Have you heard of the Lean Startup movement? Have you engaged with the most powerful force in small innovative enterprise creation —ever? If not, why not? It could be the answer to generating a high-growth innovative enterprise, the sort governments and regional development agencies have sought since David Birch told them economies were driven by SMEs.[i]
Birch said only 3-5% of new starts were likely to be high-growth. More recent UK research by the UK’s NESTA confirms just 6% of all new firms employing 10 or more people, were high growth.[ii] Despite the huge volumes of enterprise research, little has changed. Encouraging the development of high-growth businesses remains the Holy Grail of economic development. So could the Lean Startup model be the answer? Is it merely a passing fad, or is it FAB?
The movement began in Silicon Valley and takes its name from a book by technology entrepreneur Eric Ries. He describes Lean Startup as a fundamental re-examination of how to work in our complicated, faster-moving world. It’s not about starting a business, but a philosophy. It’s not about searching for the natural entrepreneur: it is about nurturing entrepreneurship. Learning by doing is an imperative, not an option. It’s by entrepreneurs for nascent and establishing entrepreneurs. Universities are welcome as equal partners.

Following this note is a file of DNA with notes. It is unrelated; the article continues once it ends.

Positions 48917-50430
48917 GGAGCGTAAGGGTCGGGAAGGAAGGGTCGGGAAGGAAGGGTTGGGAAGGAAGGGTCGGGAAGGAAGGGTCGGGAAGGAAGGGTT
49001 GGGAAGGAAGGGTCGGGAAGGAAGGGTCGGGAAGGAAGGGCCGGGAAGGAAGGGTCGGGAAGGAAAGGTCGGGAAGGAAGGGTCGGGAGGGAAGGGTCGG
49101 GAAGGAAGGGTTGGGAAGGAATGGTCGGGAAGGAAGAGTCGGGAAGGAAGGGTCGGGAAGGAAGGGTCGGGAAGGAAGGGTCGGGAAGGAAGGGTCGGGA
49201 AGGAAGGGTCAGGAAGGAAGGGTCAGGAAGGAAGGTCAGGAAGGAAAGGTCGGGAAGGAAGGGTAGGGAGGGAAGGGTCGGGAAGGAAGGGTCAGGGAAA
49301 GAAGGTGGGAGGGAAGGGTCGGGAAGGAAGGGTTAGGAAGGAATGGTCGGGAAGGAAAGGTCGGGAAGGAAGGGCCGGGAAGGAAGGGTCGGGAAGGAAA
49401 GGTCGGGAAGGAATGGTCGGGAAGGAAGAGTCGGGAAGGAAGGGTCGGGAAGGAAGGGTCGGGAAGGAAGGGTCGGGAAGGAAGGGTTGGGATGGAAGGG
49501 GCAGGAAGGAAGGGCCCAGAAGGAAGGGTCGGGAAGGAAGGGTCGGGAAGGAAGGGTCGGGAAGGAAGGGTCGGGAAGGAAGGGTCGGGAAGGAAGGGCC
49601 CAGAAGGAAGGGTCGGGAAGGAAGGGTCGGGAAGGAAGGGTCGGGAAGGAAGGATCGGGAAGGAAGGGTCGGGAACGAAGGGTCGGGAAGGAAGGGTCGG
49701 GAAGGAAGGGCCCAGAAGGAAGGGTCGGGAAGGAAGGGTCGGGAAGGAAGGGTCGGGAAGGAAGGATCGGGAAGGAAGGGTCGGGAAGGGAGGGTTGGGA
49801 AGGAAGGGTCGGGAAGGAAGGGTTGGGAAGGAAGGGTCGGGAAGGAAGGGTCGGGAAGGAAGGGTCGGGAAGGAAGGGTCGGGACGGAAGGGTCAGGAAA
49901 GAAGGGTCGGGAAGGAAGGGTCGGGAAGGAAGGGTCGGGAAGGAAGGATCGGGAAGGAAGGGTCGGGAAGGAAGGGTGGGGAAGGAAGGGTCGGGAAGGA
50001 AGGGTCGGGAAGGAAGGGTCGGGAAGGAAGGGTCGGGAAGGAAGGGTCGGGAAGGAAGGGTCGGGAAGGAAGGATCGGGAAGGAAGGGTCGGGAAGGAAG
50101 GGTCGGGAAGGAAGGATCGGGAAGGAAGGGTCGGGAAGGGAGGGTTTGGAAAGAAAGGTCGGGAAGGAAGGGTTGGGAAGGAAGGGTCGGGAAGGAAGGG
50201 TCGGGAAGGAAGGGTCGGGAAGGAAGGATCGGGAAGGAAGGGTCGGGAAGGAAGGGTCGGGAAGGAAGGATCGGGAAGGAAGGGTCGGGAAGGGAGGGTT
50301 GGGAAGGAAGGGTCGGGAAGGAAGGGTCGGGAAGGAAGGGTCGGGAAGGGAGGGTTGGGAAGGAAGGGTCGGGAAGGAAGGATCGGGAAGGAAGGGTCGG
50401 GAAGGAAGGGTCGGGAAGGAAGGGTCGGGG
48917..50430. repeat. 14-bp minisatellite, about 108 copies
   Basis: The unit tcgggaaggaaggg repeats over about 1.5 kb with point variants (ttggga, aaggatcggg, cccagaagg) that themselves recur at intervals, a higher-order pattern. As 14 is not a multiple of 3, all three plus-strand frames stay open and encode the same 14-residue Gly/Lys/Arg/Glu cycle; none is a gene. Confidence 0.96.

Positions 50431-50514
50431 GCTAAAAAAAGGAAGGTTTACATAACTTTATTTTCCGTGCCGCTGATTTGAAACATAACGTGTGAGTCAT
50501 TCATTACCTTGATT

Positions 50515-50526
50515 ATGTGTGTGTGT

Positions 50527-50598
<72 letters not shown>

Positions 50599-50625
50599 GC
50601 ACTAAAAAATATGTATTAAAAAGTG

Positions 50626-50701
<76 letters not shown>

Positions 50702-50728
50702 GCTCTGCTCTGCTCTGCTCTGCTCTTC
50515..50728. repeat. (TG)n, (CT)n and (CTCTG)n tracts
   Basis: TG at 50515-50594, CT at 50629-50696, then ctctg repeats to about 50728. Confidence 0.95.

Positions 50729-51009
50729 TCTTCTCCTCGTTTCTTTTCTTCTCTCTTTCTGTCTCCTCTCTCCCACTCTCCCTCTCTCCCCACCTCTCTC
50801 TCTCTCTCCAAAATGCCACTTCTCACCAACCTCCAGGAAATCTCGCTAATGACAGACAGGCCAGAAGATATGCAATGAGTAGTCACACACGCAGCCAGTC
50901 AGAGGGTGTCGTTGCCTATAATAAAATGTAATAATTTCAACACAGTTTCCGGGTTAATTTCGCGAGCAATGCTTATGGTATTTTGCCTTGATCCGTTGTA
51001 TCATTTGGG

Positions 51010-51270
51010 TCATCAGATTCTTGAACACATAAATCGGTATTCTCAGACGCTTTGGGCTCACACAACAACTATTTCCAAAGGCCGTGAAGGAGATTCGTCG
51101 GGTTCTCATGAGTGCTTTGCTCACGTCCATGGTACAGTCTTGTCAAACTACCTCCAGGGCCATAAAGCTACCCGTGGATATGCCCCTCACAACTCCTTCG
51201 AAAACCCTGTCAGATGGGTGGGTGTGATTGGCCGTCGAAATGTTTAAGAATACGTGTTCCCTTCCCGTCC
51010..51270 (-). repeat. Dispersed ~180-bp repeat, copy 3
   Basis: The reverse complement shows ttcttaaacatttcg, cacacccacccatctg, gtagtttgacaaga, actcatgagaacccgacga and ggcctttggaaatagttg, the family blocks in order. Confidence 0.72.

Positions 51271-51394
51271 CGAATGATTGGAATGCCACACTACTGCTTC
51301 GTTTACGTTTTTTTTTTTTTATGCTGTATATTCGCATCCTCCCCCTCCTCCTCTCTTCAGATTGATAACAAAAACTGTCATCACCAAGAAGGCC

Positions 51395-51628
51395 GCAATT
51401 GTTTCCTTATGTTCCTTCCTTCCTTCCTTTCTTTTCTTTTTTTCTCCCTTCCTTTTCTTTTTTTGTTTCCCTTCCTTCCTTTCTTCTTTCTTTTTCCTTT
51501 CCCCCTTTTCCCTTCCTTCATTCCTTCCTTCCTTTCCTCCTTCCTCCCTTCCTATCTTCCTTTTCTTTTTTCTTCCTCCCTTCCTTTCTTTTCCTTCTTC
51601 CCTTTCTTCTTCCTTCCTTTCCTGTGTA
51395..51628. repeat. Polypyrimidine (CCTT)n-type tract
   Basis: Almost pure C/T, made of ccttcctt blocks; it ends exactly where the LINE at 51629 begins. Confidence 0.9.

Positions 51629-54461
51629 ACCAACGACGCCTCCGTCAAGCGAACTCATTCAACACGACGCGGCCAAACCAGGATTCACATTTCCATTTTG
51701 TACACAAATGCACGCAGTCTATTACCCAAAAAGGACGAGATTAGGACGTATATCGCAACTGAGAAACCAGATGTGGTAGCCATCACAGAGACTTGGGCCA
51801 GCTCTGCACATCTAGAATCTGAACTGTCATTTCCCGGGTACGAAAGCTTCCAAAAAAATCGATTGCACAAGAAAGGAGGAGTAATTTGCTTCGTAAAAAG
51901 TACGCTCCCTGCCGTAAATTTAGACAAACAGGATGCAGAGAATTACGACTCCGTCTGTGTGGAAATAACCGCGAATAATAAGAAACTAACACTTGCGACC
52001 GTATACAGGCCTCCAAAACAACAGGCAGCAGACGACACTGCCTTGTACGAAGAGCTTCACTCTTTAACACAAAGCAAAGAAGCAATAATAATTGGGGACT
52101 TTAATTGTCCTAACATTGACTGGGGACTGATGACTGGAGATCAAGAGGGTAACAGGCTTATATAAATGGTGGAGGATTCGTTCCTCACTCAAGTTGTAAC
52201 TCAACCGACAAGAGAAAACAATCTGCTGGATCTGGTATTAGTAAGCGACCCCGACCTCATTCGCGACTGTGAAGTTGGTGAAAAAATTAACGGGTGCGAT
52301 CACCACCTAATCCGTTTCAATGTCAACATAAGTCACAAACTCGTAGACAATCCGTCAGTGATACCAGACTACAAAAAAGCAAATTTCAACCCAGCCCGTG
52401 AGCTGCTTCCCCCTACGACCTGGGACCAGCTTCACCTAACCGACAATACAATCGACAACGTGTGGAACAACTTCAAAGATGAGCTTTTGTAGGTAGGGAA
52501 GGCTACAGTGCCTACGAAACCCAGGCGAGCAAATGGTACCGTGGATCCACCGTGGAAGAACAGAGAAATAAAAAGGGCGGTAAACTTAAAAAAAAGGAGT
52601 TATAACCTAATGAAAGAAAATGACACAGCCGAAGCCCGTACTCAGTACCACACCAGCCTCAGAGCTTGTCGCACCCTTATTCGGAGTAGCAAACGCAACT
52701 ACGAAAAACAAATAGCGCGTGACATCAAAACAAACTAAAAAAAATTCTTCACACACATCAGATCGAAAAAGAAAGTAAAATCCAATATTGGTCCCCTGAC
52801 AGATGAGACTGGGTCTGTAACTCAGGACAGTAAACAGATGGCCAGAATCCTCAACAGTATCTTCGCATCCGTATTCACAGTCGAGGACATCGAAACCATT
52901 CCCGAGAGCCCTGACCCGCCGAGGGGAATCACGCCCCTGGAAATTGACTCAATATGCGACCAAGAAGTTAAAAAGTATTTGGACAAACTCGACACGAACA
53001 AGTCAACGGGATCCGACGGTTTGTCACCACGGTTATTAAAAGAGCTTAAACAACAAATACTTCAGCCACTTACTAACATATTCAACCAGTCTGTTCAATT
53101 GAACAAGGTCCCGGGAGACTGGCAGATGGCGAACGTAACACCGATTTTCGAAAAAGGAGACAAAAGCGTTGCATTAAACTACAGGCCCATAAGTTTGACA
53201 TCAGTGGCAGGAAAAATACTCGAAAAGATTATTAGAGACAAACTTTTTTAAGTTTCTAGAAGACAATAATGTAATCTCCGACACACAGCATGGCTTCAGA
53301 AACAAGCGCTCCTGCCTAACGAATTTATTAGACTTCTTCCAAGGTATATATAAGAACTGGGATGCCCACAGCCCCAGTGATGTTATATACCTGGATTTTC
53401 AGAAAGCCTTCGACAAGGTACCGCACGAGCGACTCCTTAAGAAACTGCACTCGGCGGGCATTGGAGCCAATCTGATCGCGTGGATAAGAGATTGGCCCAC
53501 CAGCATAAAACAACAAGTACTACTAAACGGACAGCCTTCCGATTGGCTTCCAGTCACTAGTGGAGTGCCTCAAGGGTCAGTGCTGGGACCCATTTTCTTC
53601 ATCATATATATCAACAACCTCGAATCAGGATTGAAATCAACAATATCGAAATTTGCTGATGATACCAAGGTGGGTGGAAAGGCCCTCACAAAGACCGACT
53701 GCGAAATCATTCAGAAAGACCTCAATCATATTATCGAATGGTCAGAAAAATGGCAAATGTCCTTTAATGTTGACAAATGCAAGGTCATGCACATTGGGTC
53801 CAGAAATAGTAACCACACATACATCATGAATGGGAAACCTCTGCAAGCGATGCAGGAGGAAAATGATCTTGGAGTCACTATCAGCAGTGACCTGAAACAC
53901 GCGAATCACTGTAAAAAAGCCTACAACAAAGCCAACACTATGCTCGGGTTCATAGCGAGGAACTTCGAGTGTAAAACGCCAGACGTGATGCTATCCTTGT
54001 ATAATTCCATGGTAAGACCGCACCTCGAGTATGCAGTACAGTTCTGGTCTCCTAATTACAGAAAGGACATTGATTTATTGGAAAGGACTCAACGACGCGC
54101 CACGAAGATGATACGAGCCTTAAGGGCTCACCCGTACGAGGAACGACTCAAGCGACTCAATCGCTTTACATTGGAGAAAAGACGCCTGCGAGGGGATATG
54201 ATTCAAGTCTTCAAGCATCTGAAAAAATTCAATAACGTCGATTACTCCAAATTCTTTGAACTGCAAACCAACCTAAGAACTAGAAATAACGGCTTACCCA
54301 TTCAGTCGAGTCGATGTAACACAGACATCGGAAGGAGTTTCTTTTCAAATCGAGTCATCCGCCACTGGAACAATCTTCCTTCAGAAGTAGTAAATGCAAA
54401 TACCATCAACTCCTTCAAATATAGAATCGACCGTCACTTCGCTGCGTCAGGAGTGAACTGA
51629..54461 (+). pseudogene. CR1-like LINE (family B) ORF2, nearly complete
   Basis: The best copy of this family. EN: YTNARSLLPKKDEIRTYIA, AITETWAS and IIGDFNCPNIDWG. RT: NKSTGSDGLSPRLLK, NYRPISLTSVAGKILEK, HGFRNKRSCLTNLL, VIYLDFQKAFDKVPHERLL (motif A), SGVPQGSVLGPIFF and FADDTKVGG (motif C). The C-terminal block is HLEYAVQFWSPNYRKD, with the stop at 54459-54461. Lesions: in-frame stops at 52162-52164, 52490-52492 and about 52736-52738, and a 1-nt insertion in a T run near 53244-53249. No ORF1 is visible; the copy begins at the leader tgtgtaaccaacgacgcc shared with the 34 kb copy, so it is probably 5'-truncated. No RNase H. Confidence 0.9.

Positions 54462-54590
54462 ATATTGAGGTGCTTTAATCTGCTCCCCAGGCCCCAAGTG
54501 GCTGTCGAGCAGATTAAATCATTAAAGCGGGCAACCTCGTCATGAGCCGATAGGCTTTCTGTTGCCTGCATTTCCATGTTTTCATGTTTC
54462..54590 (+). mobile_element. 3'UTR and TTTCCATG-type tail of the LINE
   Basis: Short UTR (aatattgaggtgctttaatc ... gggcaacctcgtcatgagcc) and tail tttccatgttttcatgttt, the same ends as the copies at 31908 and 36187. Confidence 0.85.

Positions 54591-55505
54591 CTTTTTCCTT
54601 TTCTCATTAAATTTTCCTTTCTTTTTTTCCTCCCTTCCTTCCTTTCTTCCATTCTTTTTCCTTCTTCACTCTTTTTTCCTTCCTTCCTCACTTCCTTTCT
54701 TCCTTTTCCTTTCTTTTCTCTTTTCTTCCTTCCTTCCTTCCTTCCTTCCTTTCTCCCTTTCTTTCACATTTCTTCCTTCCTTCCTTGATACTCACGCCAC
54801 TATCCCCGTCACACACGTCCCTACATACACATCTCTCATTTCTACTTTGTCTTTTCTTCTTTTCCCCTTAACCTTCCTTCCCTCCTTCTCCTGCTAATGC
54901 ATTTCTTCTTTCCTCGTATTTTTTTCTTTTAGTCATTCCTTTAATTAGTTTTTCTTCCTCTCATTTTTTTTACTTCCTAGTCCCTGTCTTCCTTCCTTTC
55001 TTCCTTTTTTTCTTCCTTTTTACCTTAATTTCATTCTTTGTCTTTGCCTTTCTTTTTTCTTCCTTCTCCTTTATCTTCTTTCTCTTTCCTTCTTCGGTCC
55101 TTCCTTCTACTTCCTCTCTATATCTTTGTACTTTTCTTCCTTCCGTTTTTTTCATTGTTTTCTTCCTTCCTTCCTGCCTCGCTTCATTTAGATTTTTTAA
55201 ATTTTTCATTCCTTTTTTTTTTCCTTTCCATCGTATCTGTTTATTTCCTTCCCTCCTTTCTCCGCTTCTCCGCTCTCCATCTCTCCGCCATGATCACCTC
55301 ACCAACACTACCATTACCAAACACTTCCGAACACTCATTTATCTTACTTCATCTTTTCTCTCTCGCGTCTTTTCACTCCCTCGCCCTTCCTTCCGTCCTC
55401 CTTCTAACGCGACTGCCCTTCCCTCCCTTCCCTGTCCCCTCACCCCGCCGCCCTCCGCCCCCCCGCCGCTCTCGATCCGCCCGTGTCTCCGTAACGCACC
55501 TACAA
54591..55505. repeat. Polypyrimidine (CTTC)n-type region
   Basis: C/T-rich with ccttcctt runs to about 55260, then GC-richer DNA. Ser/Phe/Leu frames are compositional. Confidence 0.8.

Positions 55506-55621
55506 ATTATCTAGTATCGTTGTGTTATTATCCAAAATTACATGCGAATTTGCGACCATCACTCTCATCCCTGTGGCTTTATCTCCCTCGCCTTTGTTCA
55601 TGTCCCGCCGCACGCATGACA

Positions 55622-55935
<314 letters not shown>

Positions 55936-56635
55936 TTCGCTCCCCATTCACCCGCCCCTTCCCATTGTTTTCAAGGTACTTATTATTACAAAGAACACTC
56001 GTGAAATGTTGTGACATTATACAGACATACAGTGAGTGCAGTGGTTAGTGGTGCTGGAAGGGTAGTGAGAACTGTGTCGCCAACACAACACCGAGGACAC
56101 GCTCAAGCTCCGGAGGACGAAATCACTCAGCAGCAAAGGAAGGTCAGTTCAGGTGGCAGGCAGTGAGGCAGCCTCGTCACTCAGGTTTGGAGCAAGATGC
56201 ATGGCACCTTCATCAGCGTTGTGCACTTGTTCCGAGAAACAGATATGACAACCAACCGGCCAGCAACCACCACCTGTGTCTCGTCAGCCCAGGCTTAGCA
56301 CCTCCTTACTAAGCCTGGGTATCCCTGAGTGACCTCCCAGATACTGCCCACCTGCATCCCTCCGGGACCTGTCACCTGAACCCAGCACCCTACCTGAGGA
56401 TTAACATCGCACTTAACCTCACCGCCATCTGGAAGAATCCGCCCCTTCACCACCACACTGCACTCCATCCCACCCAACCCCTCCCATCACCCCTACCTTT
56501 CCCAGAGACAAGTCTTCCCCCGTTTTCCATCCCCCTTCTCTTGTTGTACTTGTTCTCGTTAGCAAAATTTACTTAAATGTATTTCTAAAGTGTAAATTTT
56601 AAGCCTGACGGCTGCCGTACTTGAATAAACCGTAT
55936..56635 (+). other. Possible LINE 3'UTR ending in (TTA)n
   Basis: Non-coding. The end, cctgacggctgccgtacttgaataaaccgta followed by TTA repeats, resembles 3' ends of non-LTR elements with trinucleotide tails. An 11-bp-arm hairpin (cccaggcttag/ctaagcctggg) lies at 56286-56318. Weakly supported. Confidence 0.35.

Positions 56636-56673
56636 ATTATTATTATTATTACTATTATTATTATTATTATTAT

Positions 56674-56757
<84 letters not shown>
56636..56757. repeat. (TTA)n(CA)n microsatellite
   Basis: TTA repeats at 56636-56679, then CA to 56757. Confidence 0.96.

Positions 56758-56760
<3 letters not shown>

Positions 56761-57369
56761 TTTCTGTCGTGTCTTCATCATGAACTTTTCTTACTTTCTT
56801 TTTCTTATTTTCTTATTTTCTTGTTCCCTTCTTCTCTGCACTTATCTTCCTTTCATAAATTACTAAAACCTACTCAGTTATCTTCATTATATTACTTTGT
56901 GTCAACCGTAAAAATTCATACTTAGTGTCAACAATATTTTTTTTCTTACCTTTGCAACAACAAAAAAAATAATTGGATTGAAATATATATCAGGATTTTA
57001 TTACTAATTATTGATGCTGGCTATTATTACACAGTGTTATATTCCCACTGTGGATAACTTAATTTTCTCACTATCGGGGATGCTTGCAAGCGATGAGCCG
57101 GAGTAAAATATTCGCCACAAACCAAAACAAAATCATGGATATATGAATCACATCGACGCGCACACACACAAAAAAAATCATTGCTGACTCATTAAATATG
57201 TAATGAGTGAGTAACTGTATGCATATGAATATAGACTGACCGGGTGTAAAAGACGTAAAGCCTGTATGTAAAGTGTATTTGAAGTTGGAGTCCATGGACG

The movement first gained traction amongst new technology startups following Ries’s blog (startuplessonslearned.com), now there are Meetups all around the world. In 2012 an estimated 20,000 people were involved in city based Meetups, when 100s get together for a couple of days of intense business creation, and to learn from each other. Lean Startup Machine (http://leanstartupmachine.com) organises Meetups in major world cities with the aim of creating new businesses in 3 days. In mid 2012 it claimed to have helped start over 600 new businesses. Internet courses are abundant, of good quality, offered by highly reputable U.S. universities, often free. Ries and his fellow travellers appear to have done something that regional and central governments all around the world have been trying to do—create an entrepreneurial culture.